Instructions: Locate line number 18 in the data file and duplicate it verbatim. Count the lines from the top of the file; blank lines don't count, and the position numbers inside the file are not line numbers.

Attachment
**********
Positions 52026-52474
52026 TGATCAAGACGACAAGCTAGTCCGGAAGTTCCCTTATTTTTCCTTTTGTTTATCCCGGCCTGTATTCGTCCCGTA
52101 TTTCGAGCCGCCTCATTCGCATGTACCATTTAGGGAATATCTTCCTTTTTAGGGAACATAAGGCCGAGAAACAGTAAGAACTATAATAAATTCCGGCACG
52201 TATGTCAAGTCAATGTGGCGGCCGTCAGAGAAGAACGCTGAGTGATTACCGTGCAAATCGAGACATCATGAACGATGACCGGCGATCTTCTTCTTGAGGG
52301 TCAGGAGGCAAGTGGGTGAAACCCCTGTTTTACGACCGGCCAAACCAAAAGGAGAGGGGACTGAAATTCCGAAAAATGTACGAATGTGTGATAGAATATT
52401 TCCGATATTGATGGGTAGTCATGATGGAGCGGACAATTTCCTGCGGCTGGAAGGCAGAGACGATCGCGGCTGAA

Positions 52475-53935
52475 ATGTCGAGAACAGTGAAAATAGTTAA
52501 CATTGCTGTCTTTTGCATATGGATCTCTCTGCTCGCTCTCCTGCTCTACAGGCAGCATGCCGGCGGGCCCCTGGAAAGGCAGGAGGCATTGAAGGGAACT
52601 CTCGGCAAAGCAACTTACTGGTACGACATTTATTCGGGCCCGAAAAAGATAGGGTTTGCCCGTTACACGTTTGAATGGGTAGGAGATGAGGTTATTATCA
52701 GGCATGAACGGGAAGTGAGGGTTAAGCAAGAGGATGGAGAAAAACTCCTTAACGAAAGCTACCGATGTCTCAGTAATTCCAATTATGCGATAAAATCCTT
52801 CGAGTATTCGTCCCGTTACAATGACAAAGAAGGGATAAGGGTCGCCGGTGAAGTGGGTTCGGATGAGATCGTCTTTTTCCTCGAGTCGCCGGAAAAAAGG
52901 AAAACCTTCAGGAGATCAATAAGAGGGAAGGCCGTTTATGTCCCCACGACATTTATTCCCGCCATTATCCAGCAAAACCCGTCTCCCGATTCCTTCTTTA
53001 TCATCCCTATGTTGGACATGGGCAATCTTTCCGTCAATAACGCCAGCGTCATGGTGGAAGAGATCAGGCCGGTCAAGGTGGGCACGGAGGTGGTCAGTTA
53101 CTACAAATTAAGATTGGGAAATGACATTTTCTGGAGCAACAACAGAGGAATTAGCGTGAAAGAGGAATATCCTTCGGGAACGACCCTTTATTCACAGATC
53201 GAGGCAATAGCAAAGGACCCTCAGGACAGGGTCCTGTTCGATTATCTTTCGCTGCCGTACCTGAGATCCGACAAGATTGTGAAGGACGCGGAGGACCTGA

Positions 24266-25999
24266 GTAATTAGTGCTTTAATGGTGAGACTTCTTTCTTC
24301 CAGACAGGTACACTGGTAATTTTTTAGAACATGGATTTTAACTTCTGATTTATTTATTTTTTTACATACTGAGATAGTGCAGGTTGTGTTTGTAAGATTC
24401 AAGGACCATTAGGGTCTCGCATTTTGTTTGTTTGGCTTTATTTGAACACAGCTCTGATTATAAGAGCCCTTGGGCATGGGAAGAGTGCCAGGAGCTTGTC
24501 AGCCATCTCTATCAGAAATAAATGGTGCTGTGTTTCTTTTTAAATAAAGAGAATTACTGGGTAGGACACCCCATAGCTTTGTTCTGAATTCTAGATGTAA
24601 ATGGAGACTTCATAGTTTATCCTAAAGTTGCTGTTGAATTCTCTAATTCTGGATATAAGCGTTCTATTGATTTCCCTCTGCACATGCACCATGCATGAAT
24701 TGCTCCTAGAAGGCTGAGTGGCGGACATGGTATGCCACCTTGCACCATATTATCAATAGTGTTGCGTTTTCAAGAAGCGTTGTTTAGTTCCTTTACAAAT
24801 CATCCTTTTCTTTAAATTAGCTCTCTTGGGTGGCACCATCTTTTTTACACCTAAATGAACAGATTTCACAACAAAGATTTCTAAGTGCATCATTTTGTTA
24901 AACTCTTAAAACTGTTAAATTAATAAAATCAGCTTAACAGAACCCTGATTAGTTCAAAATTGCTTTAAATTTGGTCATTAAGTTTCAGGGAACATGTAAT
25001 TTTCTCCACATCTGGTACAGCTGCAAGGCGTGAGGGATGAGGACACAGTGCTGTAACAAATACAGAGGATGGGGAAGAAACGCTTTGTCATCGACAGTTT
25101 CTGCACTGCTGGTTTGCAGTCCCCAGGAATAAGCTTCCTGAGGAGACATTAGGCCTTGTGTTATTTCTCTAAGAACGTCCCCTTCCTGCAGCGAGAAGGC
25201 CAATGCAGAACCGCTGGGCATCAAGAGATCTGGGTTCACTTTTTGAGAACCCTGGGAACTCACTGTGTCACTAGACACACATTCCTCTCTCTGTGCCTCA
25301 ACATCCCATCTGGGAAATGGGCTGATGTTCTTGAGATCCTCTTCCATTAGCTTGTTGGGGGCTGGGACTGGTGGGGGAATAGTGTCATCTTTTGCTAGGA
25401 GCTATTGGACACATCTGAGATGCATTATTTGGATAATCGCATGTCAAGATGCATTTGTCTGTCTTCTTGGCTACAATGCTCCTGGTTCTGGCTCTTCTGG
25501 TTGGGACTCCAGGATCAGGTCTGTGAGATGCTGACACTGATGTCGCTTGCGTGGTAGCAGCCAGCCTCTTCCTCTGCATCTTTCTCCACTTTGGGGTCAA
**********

24266 GTAATTAGTGCTTTAATGGTGAGACTTCTTTCTTC